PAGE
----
Madeleine L’Engle’s classic young adult novel, A Wrinkle in Time
, received the 1963 Newberry Medal, and is the first book in her Time Quintet
. A Swiftly Tilting
Planet (1978), the series’ third book, chronicles the continuing, fantastic adventures of the exceptionally smart Murray family. Charles Wallace, now fifteen years old, is recruited to rescue the planet from nuclear annihilation at the hands of a South American despot. His mission takes him traveling through time and confronting evil as he seeks to alter the past to undo the perils of the present.
The novel opens on a dark and stormy Thanksgiving at the Murray house, perhaps somewhere in New England, sometime in the 1970s. Mrs. Murray, a brilliant scientist, has received the Nobel Prize. Her daughter, Meg, is married to Calvin O’Keefe, and expecting her first child. Meg’s younger brother, with whom she can communicate by kything, a type of telepathy, is preternaturally intelligent. Mr. Murray is a renowned physicist and occasional Presidential advisor. When the phone rings, it is, indeed, the President, soliciting advice on how to avert nuclear war with Mad Dog Branzillo, the dictator of Vespugia, who is threatening to launch missiles within twenty-four hours.
Meg’s husband is currently traveling, but his mother, the cantankerous Mrs. O’Keefe, sits silently by the fire. Now she speaks up, and what she recites is an Irish rune, or poem. She turns to Charles Wallace, tasking him with ensuring peace between Vespugia and the U.S. Although he has no idea how to proceed, he accepts this responsibility. He feels drawn to the star-watching rock outdoors. Before leaving, he and Meg agree that, whatever may come, they’ll keep in touch telepathically.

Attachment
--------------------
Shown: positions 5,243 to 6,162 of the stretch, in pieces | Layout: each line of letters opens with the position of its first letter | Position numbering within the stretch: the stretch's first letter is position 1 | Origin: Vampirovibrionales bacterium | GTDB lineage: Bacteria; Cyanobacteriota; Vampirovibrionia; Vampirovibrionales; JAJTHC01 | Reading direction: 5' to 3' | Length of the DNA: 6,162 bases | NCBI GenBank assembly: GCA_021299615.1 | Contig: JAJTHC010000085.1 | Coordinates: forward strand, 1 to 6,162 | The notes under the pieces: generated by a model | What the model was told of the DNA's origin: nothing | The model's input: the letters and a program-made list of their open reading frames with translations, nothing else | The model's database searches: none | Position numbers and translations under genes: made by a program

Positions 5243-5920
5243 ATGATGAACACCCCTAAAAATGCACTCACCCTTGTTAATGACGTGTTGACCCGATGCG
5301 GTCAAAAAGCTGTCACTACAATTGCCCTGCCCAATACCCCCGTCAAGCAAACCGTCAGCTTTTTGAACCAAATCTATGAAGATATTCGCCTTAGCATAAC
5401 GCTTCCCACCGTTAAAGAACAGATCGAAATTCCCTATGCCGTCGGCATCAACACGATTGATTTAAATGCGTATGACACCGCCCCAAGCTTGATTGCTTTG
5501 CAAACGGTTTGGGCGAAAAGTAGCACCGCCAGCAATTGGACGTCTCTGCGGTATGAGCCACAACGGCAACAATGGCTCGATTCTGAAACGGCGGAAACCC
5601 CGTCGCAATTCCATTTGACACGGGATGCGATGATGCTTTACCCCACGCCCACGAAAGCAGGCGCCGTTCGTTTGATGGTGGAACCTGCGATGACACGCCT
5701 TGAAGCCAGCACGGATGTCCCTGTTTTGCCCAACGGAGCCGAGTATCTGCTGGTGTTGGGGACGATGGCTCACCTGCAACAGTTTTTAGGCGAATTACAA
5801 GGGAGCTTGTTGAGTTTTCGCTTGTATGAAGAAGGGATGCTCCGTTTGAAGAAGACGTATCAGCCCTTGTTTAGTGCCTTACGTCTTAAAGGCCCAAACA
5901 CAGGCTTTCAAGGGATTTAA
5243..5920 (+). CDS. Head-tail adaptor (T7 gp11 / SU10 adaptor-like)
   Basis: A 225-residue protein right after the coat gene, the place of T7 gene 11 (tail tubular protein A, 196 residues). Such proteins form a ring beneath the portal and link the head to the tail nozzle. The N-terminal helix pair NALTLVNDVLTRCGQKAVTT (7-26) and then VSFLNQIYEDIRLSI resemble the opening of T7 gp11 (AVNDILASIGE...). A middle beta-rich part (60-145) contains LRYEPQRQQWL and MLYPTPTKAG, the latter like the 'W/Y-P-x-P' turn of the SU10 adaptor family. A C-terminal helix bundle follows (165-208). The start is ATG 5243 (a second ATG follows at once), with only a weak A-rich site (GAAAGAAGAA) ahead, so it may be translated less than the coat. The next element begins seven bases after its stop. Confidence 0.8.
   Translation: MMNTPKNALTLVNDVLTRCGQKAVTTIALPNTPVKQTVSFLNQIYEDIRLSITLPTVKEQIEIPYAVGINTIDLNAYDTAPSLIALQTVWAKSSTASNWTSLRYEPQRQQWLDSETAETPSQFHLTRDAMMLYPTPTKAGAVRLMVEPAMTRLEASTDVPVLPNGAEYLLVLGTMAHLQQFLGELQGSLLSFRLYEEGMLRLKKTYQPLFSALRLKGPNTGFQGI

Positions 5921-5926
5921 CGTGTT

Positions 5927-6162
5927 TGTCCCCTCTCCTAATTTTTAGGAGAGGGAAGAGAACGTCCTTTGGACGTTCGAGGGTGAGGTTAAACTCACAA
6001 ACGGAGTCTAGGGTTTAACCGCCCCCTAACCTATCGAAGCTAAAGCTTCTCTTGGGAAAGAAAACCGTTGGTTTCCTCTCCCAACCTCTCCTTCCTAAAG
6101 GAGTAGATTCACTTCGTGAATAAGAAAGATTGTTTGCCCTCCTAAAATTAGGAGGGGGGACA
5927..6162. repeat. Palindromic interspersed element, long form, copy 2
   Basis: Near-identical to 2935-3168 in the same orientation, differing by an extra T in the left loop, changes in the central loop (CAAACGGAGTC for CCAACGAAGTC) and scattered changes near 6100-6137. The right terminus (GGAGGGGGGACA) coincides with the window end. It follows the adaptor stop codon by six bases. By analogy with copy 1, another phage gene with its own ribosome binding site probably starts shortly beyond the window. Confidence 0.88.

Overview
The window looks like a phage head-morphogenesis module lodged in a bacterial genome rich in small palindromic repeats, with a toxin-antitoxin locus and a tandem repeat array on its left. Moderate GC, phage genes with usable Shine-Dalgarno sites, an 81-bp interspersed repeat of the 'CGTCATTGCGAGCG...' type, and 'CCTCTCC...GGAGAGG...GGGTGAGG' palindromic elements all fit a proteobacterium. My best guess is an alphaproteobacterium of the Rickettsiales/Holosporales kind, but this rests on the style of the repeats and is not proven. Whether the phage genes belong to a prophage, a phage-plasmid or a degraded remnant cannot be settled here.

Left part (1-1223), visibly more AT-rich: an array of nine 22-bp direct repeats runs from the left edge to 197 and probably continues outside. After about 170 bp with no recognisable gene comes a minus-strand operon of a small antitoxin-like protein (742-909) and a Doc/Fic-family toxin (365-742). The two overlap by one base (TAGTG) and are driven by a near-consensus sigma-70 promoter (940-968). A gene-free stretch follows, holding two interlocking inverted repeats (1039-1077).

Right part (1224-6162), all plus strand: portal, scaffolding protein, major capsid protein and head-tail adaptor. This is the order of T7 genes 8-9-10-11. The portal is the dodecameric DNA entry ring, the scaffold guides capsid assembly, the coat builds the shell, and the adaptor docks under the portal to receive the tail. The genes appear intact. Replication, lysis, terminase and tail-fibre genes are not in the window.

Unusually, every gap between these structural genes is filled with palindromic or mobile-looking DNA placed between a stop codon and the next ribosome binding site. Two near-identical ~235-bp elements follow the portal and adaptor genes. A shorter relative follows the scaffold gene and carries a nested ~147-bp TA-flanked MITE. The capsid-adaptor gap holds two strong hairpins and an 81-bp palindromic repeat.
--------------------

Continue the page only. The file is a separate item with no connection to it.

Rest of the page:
At the rock, Charles spontaneously speaks lines from the rune, and Gaudior, a unicorn, appears. He explains Charles’ mission: With Gaudior, he’ll travel to different “Whens” to change the outcome of the pivotal “Might-Have-Been” moments in history that allowed the mad dictator to be born. This will entail using Charles’ telepathic powers to go “within” various people they encounter so as to discover the right Might-Have-Beens. Gaudior has difficulty traveling through space and time simultaneously, so they’ll venture through several Whens while remaining in the same Where. Finally, he warns Charles that evil spirits called Echtrhoi will try to sabotage them, because the Echthroi’s ambition is to destroy the world.
After flying a thousand years into the past, the pair lands in a meadow near the star-watching rock, which is larger. Meg, kything with Charles, shares his experience. A young boy, Harcels, appears. His mind will be Charles’ training-ground for learning to go within quietly, and then steer Harcel’s actions inconspicuously. When practice is over, Gaudior and Charles move to another When, pre-Columbian America.
Charles goes within Madoc, son of King Owain. Madoc and his brother, Gwydyr, are the only survivors of an ocean voyage from Wales. There is animosity between the brothers due to Gwydyr’s malevolent nature. They compete to marry Zill, a Native American woman who belongs to “The People of the Wind,” and a life-or-death battle ensues. Charles assists Madoc by inspiring him to chant the rune. Invoking the rune’s lines will be Charles’ weapon against evil throughout the novel. When Gwydyr loses, he leaves for Vespugia in South America. Madoc weds Zill.